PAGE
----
Money and might unlikely to quell Gulf reform demands
Gulf pledges $20 bln for Bahrain, Oman; Saudi sends troops; Small concessions but scant movement on bigger demands.
March 16, 2011 12:23 by Reuters
Gulf Arab states led by Saudi Arabia are relying on money, and now military might, to quell protests in their oil-exporting region but are unlikely to halt the unrest without making significant political concessions.
So far, the autocratic rulers of the Gulf show few signs they are willing to make game-changing moves toward democracy, let alone share their near-absolute powers with their citizens.
Saudi Arabia sent troops into Bahrain on Monday as part of a Gulf force that would also include police from the United Arab Emirates to help calm weeks of protest, mainly by the Shi’ite Muslim majority. Bahrain’s opposition called it a declaration of war.
The move came days after Gulf states pledged $20 billion in a so-called “Marshall Plan” to Sunni-led Bahrain and Oman, which has also seen a wave of protests by Omanis demanding jobs and a greater say in government in the normally sleepy sultanate.
“This is the first time in this entire popular uprising where a monarchy is actually really threatened … If a monarchy falls then all the monarchies are subject to that kind of pressure,” Dubai-based security analyst Theodore Karasik said.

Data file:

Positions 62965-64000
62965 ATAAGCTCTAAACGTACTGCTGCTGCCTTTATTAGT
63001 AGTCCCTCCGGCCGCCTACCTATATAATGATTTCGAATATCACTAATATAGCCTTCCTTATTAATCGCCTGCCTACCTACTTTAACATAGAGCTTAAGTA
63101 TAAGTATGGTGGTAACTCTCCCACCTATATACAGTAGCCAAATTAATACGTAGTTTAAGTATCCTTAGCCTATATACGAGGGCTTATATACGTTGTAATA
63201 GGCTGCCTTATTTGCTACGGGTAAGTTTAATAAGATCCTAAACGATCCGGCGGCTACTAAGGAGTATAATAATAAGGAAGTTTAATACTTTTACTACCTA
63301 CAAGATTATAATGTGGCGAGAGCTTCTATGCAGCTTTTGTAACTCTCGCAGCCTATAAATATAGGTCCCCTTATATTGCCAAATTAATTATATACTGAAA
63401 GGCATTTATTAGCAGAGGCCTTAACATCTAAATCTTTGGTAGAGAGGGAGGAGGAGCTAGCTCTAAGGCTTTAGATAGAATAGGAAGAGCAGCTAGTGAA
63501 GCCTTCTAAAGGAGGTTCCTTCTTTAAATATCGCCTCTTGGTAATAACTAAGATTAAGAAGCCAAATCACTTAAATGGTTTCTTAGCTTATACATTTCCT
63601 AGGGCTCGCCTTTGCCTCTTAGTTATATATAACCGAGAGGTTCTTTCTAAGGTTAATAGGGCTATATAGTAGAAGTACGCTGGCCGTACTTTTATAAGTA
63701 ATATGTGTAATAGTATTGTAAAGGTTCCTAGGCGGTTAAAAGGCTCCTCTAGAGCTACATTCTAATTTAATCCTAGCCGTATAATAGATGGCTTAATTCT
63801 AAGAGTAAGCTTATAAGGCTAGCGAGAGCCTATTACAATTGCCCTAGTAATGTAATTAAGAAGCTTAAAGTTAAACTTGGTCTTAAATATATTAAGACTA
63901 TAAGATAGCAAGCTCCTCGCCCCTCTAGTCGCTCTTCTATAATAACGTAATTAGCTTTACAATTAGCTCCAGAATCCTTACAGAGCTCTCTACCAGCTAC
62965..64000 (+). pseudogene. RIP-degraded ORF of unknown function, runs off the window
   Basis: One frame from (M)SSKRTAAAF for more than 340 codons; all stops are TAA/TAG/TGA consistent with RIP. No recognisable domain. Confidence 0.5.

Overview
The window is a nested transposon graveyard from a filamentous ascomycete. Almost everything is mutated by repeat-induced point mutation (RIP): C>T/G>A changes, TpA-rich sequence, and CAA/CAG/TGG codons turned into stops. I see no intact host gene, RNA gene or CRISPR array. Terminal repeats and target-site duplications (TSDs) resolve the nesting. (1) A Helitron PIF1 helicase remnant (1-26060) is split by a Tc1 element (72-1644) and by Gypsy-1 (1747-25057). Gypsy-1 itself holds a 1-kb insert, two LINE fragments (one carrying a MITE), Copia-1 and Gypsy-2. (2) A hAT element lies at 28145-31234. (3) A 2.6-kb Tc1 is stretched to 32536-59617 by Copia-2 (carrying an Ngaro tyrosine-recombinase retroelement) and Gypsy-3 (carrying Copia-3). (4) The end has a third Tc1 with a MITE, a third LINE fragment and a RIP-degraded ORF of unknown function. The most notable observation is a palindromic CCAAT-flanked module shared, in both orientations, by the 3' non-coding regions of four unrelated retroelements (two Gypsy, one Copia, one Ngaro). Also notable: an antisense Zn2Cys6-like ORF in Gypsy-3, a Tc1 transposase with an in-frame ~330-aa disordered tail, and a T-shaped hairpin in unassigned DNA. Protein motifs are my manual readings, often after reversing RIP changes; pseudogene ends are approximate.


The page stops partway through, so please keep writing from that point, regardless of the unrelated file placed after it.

“It shows authorities will not put up with this kind of behaviour like we saw in Bahrain,” he added.
But the move is a gamble. Even if this combination of carrot and stick succeeds in quelling Bahrain protests for now, governments across the Gulf region are increasingly exposed as calls for democracy in the Arab world gain momentum.
Besides Bahrain and Oman, that is perhaps particularly true for Saudi Arabia, the world’s top oil exporter and most powerful Gulf state, which fears concessions to largely Shi’ite demonstrators in Bahrain could embolden its own Shi’ite minority just across the water.
Saudi Shi’ites have already held small protests over the past three weeks in the east, centre of the Saudi oil industry, to demand the release of long-held detainees. Kuwait — which has a sizeable Shi’ite minority — has also seen protests. Only the UAE and Qatar have so far seemed immune.
“It is going to be very difficult to see your neighbour change while you maintain the status quo,” said Saudi activist Mohammed al-Qahtani, saying he didn’t foresee protests stopping despite the decision by Saudi Arabia and its allies to raise the stakes.
“At some point they will realise they must basically institute certain changes.”
Gulf states, often with growing young and web-savvy populations whose demands for change grow bolder by the day, appear willing to make some reforms, but so far not ones that would substantially alter the political playing field.
Gulf countries need to create thousands of jobs to deal with unemployment, despite large oil and gas revenues. Governments are used to hiring large white and blue collar expatriate populations and have trouble finding jobs for nationals.
Around 60 percent of Saudi Arabia’s population of 18 million is thought to be under 30 and the country has some eight million foreign residents. Youth unemployment could be as high as 39 percent, according to John Sfakianakis, chief economic at Banque Saudi Fransi.
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